Sergey Brin and Larry Page
Hilltop and Google’s massive index of over 3.3 billion pages
Since its very beginning, Google has basically been operating most of its search engine through about ten thousand Pentium servers (some call them inexpensive personal computers), evenly distributed mostly through some major data centers located anywhere on the planet. That is basically how Google has built its hardware technology, from the ground up.
Coming back to the Hilltop algorithm, if we make an observation on how about 10,000 servers can have the dynamic processing ‘intelligence’ to rapidly determine and locate “expert documents” from hundreds of thousands of different and ‘topical’ Web pages, it is clear that Google’s Hilltop algorithm is at work in such a formidable task.
From what I can see and from what I know of search engines, since November 16, Google is now running a form of batch processing (similar to the mid-seventies days of computing, using bulky mainframe computers the size of large refrigerators, except that today, those 10,000 servers replace those mainframes) of frequent keywords, key phrases and search terms. Google then stores these results in its massive database, ready to be used as soon as a searcher makes a query using those search terms.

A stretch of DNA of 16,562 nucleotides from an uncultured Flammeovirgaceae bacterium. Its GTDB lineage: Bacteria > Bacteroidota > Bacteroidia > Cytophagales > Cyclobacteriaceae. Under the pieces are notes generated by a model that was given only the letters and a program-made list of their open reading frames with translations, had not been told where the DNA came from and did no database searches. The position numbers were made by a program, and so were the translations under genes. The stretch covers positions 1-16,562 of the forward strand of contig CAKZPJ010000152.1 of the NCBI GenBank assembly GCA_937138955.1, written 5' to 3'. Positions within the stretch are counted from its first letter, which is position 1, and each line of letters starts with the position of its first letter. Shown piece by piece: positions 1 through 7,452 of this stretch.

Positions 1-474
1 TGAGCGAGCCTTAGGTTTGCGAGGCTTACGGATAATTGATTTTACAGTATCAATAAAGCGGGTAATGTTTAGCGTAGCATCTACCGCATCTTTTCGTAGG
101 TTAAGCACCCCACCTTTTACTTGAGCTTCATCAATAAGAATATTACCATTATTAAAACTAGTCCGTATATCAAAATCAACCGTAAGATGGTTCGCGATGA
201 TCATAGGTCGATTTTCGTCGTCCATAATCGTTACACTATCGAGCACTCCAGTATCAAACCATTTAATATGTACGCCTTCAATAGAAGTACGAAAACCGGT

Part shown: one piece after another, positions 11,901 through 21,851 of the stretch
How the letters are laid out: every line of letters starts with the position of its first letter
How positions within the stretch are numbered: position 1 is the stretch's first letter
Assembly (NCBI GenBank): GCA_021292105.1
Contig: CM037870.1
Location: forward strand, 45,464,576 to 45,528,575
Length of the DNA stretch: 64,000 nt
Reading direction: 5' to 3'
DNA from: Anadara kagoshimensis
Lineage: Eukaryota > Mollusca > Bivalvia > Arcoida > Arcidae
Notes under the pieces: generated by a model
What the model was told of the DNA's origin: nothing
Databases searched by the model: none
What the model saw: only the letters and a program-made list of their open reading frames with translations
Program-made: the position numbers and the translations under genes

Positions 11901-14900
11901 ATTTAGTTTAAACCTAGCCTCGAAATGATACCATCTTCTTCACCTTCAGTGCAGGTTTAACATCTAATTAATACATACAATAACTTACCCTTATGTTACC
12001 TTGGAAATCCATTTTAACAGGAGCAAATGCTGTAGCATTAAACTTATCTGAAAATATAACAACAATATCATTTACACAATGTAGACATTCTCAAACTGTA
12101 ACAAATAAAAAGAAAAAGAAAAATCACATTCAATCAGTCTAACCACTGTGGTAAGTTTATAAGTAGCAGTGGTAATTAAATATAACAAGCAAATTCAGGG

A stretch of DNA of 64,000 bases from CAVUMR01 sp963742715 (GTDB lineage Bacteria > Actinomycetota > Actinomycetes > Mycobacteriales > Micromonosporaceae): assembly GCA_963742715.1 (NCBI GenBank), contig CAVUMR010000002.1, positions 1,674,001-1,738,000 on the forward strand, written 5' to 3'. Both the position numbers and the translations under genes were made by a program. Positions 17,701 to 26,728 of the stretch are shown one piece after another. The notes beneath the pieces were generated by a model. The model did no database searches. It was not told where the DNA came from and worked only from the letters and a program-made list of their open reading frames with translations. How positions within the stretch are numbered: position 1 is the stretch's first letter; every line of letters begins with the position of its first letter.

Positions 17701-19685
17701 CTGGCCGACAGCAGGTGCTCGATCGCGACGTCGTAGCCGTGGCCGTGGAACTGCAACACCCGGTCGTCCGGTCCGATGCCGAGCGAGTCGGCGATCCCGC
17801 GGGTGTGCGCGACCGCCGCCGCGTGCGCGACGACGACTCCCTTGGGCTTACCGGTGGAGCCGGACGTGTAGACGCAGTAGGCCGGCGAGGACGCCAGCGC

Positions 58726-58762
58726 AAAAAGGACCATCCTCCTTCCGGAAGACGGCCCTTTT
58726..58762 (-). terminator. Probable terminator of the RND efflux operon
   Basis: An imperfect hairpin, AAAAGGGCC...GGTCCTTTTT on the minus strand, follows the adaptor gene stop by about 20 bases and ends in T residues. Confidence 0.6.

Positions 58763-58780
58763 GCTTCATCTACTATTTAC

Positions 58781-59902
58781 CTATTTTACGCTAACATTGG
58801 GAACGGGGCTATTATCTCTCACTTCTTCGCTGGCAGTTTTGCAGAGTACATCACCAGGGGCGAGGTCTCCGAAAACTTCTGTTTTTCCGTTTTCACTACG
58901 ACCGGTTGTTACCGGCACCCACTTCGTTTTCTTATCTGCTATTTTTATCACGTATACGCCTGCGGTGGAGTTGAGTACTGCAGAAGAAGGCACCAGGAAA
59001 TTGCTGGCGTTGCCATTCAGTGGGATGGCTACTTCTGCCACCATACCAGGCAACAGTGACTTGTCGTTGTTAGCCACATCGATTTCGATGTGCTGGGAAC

How Google does this is very simple: it has immediate access of the most popular and frequent keywords used and in the search terms used daily from its large database, and in real time, collected from actual searches used by everyday users, as well as actual keywords and key phrases used in its AdWords PPC (pay-per-click) ad program.
It is my observation that Google has apparently set a certain arbitrary threshold value to the actual number of searches a real-life search keyword needs to have in practice before it triggers a set limit in the Hilltop algorithm, and is then sent to a temporary buffer for later batch processing in its whole complex system.
Looking back to the ‘old days of the monthly dances’, it would appear that Google’s Hilltop algorithm operates on the combined total of most popular search terms used once a month, hence the old “Google dance effect”, prior to November 16, 2003.